The news potentially thousands of lives could be saved thanks to coronary research is extremely welcome.
Inherited heart muscle diseases affect 7,600 here, and kill at least one person under the age of 35 every month.
Now, the team at CureHeart is on the verge of introducing an injectable cure for genetic cardiomyopathies — something that would have been unthinkable just a decade ago.
Thanks to advances in technology and new medical avenues opened up by groundbreaking research, what was once deemed science fiction is becoming science fact, with treatments able to edit or silence the faulty genes that cause these conditions.
The breakthrough also shows how vital funding and international partnerships can potentially develop cures to some of the deadliest diseases.
CureHeart, involving scientists from the UK, US and Singapore, was able to progress its pioneering work thanks to one of the largest non-commercial grants ever given, via the British Heart Foundation’s Big Beat Challenge.
One of the saddest aspects of genetic cardiomyopathies is that those affected have a 50/50 risk of passing on their faulty genes to their children.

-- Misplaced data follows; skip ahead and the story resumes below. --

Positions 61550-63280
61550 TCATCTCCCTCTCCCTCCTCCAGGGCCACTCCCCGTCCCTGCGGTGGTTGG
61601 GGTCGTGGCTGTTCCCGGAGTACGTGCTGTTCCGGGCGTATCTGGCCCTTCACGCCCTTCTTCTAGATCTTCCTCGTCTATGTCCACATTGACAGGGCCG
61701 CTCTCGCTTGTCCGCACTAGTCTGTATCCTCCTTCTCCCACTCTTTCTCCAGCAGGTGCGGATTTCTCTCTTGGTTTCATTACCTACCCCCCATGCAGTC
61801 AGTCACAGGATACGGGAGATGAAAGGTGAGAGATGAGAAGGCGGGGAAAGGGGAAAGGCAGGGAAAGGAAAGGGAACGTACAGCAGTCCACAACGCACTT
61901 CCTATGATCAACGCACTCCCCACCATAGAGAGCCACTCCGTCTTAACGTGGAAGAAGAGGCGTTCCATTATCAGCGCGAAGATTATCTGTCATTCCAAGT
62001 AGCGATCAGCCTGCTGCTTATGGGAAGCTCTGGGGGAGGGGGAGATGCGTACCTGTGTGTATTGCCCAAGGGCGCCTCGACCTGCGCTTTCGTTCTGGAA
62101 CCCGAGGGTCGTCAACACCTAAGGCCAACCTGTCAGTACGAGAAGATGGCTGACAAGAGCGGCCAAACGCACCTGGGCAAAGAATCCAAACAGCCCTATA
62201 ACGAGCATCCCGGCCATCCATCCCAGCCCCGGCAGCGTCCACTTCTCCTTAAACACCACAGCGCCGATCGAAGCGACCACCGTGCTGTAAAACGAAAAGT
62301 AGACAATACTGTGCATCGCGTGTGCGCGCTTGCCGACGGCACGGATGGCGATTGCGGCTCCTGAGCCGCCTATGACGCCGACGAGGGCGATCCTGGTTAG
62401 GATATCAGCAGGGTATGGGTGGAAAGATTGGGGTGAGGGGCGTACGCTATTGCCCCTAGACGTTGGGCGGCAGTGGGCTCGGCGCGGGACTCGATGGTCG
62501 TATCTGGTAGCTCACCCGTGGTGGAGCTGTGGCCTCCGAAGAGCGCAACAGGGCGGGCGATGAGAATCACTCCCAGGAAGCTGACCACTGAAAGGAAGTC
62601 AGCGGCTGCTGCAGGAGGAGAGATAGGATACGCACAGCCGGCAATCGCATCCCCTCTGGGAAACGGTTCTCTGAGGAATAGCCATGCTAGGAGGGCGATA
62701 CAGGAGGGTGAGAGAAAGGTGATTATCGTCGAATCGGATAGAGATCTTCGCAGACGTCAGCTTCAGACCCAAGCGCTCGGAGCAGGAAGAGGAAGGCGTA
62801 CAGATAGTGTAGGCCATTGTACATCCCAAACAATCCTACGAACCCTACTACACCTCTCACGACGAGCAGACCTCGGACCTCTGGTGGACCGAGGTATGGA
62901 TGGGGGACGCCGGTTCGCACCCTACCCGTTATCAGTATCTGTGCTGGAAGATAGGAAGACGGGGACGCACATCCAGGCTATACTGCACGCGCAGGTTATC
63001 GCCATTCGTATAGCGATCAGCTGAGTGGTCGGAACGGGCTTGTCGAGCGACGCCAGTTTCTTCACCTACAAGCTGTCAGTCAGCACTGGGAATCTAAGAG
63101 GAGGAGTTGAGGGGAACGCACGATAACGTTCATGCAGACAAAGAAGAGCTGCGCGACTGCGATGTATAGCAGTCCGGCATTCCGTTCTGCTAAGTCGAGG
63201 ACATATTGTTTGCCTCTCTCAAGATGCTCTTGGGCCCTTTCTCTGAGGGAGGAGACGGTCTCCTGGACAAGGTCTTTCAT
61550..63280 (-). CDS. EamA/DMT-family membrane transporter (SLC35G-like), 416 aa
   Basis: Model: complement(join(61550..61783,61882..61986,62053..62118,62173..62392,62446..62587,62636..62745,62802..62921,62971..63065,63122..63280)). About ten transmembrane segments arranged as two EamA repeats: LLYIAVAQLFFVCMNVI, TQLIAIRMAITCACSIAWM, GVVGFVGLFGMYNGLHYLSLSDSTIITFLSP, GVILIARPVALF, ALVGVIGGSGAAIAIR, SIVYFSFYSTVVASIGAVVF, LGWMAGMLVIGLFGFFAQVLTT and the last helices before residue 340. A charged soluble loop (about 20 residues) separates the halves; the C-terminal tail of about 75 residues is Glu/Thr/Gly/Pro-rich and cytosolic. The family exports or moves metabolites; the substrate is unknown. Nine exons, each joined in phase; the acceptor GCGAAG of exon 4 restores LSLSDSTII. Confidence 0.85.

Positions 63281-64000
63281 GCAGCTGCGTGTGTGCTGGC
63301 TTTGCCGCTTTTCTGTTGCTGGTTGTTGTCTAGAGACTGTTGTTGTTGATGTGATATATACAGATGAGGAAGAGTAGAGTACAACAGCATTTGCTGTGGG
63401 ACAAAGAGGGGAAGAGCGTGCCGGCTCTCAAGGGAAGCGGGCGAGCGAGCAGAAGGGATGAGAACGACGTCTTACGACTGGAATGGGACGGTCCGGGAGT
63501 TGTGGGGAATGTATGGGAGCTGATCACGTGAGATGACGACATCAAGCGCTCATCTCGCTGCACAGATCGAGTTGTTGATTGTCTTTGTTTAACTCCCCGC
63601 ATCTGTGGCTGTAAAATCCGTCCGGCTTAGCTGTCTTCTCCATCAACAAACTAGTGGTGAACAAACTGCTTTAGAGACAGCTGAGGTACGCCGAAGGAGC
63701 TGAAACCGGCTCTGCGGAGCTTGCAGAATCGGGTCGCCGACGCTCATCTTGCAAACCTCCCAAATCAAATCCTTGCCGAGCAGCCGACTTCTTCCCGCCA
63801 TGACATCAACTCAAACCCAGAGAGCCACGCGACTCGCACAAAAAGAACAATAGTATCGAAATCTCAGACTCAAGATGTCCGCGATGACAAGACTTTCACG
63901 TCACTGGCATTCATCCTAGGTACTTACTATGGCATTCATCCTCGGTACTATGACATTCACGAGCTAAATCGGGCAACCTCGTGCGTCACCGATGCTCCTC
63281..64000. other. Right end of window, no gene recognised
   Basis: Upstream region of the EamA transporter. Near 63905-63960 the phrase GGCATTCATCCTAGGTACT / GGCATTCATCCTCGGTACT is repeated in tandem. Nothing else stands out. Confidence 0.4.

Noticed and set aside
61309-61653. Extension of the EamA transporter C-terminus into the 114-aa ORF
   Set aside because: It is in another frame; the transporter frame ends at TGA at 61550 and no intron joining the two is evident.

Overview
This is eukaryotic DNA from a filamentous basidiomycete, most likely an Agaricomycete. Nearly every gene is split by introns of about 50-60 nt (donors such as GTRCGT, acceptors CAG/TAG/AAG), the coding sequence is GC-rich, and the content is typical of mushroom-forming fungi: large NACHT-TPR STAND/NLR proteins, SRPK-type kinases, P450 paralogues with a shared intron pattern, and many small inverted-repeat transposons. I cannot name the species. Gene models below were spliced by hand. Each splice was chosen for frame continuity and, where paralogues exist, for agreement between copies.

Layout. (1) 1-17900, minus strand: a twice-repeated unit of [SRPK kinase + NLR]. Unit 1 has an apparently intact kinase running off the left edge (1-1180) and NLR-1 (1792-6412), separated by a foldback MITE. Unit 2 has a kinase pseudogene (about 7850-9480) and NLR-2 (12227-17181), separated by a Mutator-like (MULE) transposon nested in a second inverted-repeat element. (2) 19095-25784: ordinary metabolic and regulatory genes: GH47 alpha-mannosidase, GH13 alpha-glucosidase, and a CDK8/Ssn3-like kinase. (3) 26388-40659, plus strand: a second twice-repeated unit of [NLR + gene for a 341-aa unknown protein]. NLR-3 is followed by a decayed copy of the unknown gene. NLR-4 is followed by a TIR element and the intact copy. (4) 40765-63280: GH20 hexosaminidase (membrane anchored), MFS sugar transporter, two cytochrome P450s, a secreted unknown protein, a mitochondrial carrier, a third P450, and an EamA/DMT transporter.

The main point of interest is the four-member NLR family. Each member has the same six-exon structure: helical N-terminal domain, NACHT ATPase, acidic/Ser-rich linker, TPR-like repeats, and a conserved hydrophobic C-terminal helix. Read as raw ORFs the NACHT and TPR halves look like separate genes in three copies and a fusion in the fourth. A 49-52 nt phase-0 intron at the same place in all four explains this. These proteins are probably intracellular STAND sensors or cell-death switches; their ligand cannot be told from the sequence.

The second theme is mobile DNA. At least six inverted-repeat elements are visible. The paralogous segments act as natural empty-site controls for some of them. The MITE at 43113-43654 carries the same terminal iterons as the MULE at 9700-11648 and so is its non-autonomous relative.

In many cases, several members of the same family may develop heart failure, need a transplant, or die from cardiac issues at a young age — compounding the pain felt down the generations.
This is evident in the case of local woman Grace Harshaw, who was diagnosed with an inherited heart muscle disease in 2019, only to later learn that she had passed it on to her son Noel.
“For me, by far the hardest thing was when Noel was diagnosed as having the same faulty gene as me,” she said.
“I would rather have been twice as bad and freed him from it. I find it hard to accept he has the gene.”
The advance means CureHeart may now be able to help Noel and other generations of Grace’s family.
The significance of the breakthrough was summed up by Professor Hugh Watkins of the British Heart Foundation, the lead researcher for the CureHeart team.
“This is our once-in-a-generation opportunity to relieve families of the constant worry of sudden death, heart failure and potential need for a heart transplant,” he said.
The headlines in this day and age are often filled with doom and gloom.
So it’s nice to report something so positive in the form of a trailblazing medical advance that will transform lives.